The Centers for Disease
Control (CDC) reports first AIDS
case in hemophilia
In 1982, products derived from contaminated blood led to the first CDC-reported cases of patients with hemophilia A developing pneumonia and other infections that met the case definition of AIDS.More
Dr. Barrie Carter publishes
a paper describing the use
of AAV as a vector
In October 1984, Dr. Barrie Carter published A Human Parvovirus, Adeno-Associated Virus, as a Eucaryotic Vector: Transient Expression and Encapsidation of the Procaryotic Gene for Chloramphenicol Acetyltransferase, an article first describing the use of adeno-associated virus as a vector.More
Dr. Gordon Vehar publishes
a paper reporting successful
factor VIII cloning
Expression of Active Human Factor VIII From Recombinant DNA Clones by Dr. Gordon Vehar and his colleagues reported on the successful cloning of factor VIII, a breakthrough advancement.More
Dr. Wing Yen Wong
First gene therapy
trial in humans
A 4-year-old girl suffering from adenosine deaminase (ADA), a condition in which people cannot resist common infections, became the first person to receive a non-AAV gene therapy treatment.More
Throughout the 1990s, synthetic factor products were manufactured using recombinant technologies. In 1992, the first recombinant factor VIII product was approved by the FDA. In 1997, the first recombinant factor IX product was granted FDA approval. In 1996, rFVIIa was approved in the European Union and in 1999 in the United States for use as a bypassing agent in patients with hemophilia A or B (factor VIII or factor IX deficiency) and an antibody inhibitor.More
Founded in March 1997, with a $1.5 million investment from Glyko Biomedical Ltd., BioMarin was open for business.
Lessons learned regarding risks
related to potential for severe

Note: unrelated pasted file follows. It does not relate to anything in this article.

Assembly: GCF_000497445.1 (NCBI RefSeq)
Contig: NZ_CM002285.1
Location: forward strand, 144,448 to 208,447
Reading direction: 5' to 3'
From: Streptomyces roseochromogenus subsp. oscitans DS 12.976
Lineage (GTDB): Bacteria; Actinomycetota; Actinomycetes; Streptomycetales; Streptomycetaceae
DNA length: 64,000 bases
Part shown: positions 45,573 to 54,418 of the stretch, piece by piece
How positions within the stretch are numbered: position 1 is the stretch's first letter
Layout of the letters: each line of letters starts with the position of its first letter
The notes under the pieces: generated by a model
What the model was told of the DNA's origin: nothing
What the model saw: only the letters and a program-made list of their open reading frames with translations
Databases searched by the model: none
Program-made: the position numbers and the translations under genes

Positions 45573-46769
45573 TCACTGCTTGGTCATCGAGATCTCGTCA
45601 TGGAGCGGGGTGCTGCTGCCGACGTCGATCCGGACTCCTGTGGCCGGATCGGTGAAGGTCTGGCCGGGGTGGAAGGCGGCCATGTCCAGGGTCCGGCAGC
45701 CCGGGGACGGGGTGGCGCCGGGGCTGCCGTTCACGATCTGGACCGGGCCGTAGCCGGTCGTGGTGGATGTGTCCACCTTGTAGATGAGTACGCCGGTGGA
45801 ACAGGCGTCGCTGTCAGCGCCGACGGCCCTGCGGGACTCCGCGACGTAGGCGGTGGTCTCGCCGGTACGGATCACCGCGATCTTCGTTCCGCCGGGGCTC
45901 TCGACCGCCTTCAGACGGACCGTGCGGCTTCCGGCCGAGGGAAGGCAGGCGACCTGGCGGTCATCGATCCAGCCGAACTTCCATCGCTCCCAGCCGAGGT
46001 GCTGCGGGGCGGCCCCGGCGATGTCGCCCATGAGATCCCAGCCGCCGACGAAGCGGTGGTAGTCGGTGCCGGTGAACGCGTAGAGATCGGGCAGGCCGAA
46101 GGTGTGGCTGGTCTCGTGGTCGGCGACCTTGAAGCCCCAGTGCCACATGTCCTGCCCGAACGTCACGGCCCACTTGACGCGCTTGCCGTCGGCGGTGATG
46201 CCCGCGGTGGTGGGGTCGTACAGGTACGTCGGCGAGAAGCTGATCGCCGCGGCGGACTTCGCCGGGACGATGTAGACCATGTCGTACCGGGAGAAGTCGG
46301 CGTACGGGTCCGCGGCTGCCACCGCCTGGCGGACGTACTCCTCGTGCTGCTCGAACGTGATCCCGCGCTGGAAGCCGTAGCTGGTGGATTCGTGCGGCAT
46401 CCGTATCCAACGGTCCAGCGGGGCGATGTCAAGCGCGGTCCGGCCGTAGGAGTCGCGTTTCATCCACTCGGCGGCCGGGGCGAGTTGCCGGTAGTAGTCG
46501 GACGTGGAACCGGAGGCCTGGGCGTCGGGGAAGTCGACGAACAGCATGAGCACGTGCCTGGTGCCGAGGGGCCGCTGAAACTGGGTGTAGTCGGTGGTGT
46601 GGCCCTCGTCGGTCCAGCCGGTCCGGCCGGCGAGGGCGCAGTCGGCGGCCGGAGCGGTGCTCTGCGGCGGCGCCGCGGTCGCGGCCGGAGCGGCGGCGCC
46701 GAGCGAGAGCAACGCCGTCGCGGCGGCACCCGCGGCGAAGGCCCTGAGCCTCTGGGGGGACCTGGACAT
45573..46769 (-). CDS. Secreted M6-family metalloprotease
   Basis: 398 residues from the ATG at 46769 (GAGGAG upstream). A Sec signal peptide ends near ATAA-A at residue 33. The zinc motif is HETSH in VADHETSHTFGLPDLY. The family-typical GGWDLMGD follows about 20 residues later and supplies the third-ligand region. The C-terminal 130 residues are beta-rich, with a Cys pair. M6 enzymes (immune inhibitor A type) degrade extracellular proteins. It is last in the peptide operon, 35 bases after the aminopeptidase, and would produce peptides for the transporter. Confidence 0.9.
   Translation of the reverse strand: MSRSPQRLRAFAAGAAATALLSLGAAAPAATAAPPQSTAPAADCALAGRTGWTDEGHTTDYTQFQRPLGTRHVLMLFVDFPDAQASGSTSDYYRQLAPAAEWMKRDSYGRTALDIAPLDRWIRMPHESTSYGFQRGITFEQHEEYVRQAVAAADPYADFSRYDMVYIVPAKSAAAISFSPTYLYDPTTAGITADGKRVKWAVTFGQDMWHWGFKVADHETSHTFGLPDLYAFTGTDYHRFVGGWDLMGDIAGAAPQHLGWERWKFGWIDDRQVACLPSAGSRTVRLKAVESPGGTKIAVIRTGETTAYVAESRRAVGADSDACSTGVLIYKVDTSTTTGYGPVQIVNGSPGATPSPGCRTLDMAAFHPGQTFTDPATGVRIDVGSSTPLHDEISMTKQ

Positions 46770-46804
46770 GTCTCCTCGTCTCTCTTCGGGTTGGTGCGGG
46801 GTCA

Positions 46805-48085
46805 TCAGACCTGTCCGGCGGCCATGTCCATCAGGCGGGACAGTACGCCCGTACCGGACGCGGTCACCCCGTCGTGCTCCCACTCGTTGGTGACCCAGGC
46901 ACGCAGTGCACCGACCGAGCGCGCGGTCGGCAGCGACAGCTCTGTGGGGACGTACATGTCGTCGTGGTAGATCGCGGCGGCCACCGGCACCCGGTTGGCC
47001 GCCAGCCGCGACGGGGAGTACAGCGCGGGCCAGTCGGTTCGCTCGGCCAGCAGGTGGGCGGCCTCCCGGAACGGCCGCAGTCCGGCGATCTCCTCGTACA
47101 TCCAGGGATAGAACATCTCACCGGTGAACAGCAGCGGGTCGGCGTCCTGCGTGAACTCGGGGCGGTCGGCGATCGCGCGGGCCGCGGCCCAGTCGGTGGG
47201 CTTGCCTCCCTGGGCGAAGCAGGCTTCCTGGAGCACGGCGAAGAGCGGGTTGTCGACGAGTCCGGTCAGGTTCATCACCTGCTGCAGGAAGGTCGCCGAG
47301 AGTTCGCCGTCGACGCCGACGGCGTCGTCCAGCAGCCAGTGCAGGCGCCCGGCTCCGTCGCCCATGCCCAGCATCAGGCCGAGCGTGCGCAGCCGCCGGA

immune response in early gene
therapy trial with non-AAV vector
Lessons were learned from serious problems that highlighted the potential toxicity of other viral vectors in earlier trials of gene therapy, leading to the research into new and different technologies.More
Prophylaxis is recommended as
standard of care
Human Genome Project
The Human Genome Project (HGP) was an international research effort to sequence and map all of the genes—together known as the genome—of members of our species, homo sapiens. Completed in April 2003, the HGP gave us the ability, for the first time, to read nature’s complete genetic blueprint for building a human being.More
First gene therapy trial in
hemophilia B using
AAV vector technology
In a 2005 clinical gene transfer trial, it was found that the human liver can be transduced by recombinant adeno-associated viral (rAAV) vector after in vivo delivery of the vector.More
BioMarin therapies for
rare diseases approved
Mucopolysaccharidosis I 2003
Mucopolysaccharidosis VI 2005
Over the years, BioMarin has extended its commitment to those communities with rare diseases.
Dr. Gordon Vehar joins BioMarin
Dr. Barrie Carter joins BioMarin
BioMarin therapies for
rare diseases approved
Mucopolysaccharidosis IVA 2014
Neuronal ceroid lipofuscinosis type 2 2017
Investigational gene therapy by BioMarin: Hemophilia A trial to research safety and efficacy starts (BMN 270-201)
After years of scientific study and collaboration with world experts, in 2015, BioMarin began the BMN 270-201 clinical trial—evaluating the safety, proper dosing, and efficacy of a gene therapy candidate for adults with severe hemophilia A.More
Dr. Wing Yen Wong joins BioMarin
Connect and be heard
We believe in deep-rooted connections, two-way conversations, and open dialogue. So, we promise no robo-calls, no dinnertime chats, and no spam emails with smiling happy people wearing backpacks. You’ll get timely information about what we’re hearing from the community, where we’ll be so we can connect, and how we’re amplifying your voice in great ways.